No-one could help a Katherine-born petrol sniffer

TRAGIC LIFE: A Katherine-born man died from petrol sniffing despite repeatedly coming to the attention of authorities. Picture: supplied.
TRAGIC LIFE: A Katherine-born man died from petrol sniffing despite repeatedly coming to the attention of authorities. Picture: supplied.

THE shortened life of a chronic Katherine petrol sniffer has been laid tragically bare before a Coroner’s Court.

Despite repeated interventions by police and health authorities, the man’s apparent death wish came true in 2015 at the small community of Bulla, 370km west of Katherine.

The 23-year-old Aboriginal man, who the Katherine Times has chosen not to name, appeared to fall through the bureaucratic cracks because of the lack of a treatment centre in the NT to treat his violent and chronic condition.

The man was born in September 1991 in Katherine and went to primary school at MacFarlane Primary School.

He told authorities he began sniffing petrol from the age of 10.

In his findings released today, Judge Cavanagh released figures about people involved with the Volatile Substance Abuse team and through TEHS (Top End Health Service).

The coroner said the graph did not relate to the number of applications for assessment received, he was told it was 505 in 2016.

The Katherine-born man was identified as having mental health issues from the age of 17.

Judge Greg Cavanagh was told the man was addicted to petrol, cannabis and alcohol and at one stage weighed only 55 kilograms.

The inquest, held in May, was told in the seven years before his death there had been 16 separate applications made for an assessment by doctors, nurses and police because they believed the man was “at risk of severe harm”.

Seven of those assessments were lodged in the last three weeks of his life.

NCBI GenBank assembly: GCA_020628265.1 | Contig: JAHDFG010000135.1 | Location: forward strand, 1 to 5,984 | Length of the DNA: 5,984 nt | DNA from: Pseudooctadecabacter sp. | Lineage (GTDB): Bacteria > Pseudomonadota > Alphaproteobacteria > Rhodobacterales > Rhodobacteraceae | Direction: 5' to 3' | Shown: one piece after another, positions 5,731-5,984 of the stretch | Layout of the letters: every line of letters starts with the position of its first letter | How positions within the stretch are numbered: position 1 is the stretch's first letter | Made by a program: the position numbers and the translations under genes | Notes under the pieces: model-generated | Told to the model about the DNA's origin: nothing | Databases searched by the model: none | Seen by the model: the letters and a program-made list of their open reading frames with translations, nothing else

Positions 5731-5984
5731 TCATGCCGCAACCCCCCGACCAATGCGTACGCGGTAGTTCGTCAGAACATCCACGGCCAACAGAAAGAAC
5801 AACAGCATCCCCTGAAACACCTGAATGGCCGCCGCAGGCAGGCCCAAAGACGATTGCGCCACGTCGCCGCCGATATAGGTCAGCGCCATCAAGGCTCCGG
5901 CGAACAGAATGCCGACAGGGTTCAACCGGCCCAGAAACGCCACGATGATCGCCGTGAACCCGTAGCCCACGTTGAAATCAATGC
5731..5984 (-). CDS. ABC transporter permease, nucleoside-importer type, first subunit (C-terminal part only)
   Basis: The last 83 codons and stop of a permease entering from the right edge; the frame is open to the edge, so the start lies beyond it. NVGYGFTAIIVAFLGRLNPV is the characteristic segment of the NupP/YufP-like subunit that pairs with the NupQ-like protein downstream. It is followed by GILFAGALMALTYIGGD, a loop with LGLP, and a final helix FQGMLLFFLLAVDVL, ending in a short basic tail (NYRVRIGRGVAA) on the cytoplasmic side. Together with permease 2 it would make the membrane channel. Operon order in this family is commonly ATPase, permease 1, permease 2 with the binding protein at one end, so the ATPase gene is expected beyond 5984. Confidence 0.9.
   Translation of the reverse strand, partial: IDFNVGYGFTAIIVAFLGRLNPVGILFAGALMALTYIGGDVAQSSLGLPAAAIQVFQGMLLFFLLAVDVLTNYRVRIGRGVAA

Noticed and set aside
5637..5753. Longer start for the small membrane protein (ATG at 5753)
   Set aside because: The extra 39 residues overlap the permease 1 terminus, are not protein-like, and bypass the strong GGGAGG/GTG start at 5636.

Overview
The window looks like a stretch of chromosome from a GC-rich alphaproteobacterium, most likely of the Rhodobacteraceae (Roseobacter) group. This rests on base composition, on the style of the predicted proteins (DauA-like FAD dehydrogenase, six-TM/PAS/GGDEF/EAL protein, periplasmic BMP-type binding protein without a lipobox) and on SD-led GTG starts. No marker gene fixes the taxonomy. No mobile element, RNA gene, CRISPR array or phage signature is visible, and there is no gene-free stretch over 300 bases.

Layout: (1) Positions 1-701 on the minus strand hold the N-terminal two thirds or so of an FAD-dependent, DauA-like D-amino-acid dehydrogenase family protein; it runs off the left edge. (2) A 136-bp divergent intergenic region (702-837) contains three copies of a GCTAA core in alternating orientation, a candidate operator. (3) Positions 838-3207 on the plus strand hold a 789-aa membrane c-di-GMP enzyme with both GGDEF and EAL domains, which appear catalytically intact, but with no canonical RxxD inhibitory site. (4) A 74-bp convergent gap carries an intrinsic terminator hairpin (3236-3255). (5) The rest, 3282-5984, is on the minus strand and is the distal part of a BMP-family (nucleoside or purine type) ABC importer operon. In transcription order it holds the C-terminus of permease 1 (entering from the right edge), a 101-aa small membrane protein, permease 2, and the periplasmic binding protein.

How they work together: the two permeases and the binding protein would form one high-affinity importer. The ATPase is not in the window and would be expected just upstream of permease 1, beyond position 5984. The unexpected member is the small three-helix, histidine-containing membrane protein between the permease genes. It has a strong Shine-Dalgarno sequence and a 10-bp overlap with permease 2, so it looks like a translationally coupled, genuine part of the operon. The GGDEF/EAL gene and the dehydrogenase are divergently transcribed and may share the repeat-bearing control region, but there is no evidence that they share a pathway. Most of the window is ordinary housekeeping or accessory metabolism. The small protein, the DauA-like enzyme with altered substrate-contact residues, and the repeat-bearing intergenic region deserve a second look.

The Katherine Mental Health Service asked for mandatory treatment back in 2012.

In search of supplies of petrol to sniff, the man variously threatened people with a knife, a rock and, while at Bulla, threatened to shoot the nurses.

Authorities responded to the man’s condition saying there was “no suitable” treatment facility in the NT “at this time”.

In September 21, 2015, police found the man in his room lying face down in a container of petrol.

He was unconscious but came back to life in the back of a police van as police transported him from Bulla to Katherine hospital.

He ran away from the hospital and began sniffing petrol around Katherine, the court was told.

On September 24, 25, 29 and 30 the man was found by police sniffing petrol in Katherine and reports were made but little action was taken.

By October 11 the man was back in Bulla and at 10.30 that morning was found by his family unresponsive in his room.

He had a bottle of petrol nearby.

He could not be revived.

A legislated remedy requiring mandatory treatment was not used in the seven years he was considered to be at risk of severe harm.

Health authorities have since apologised to the man’s family saying if there was not a readily available treatment option “the (health) department needed to find or create one”.

The coroner made two recommendations, including increased training and a review of operational procedures in relation to substance abusers by the Top End Health Service.